Icelandic Glacial Developing Cannabis Drink

Beverage producer Icelandic Glacial is developing a special cannabis drink intended to be sold on the global market. Vísir reports that the beverage will be made with Icelandic water and CBD oil, a non-intoxicating marijuana ingredient that has been credited by some as having a variety of health benefits.

Earlier this year, Icelandic Glacial signed a three-year contract with the US-based company Youngevity International to develop the beverage, as well as other health-related products.

Founder and chairman of the Icelandic Glacial board Jón Ólafsson has said that the CBD drink will have medicinal properties that will be of help to people with a variety of ailments and pain. Jón noted that CBD oil is sold over-the-counter in almost all countries in Europe, although not in Iceland. He also said that similar cannabis drinks are available on the American market and that it’s his hope that Icelandic Glacial’s own CBD drink will eventually be sold worldwide.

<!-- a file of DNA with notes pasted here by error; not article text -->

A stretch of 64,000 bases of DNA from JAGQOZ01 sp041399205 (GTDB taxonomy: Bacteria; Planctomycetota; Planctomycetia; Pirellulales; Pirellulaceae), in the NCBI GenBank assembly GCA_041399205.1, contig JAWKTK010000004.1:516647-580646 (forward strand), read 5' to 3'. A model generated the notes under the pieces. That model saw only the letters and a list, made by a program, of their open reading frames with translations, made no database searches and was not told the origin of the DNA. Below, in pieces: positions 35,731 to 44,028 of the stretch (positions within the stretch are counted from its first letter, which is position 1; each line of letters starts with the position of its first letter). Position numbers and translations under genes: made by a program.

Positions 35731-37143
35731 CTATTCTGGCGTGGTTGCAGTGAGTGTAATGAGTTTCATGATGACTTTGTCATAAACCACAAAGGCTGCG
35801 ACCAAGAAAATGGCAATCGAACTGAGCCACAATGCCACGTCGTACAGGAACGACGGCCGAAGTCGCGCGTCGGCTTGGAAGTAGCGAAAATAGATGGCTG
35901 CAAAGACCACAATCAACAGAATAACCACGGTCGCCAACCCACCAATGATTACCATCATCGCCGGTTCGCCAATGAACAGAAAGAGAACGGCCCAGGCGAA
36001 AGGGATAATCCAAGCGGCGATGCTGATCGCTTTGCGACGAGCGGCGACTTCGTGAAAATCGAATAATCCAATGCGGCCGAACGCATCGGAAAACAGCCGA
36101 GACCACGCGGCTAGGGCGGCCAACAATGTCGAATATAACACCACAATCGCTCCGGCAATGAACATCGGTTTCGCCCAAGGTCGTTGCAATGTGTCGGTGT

East Side Pranksters Give Cannabis the Green Light

Pranksters on the east side of Reykjavík gave marijuana the green light on Thursday, placing a cannabis leaf-shaped stencil atop the green traffic light at the intersection of Langholtsvegur and Álfheimar, RÚVreports. Páll Sigurðsson, an electrical engineer in the city’s traffic light service department, was unamused by the prank, but said that vandalism of traffic lights is uncommon in Reykjavík, as most people realize that the signals are important safety devices.

Although the stencil does cover some of the green light, it does not appear to impede drivers’ ability to recognize the signal at this time. Páll says that the city’s response will be simple: “We remove something like this immediately, regardless of what the image is. It’s very rare that something like this comes up, and this is definitely an exception to the rule.”

Páll went on to say that traffic lights should be respected and not subjected to such vandalism, for safety reasons. “This is naturally a safety issue. It’s just common sense not to mess around with them and most have sense enough not to.”

Traffic light stencils have been to put to similar, albeit state-approved use elsewhere in Iceland. The northern town of Akureyri installed red hearts in their traffic lights in 2008, “as a consequence of the finance crash…when there was a need for some positive thinking and to put emphasis on what really matters.”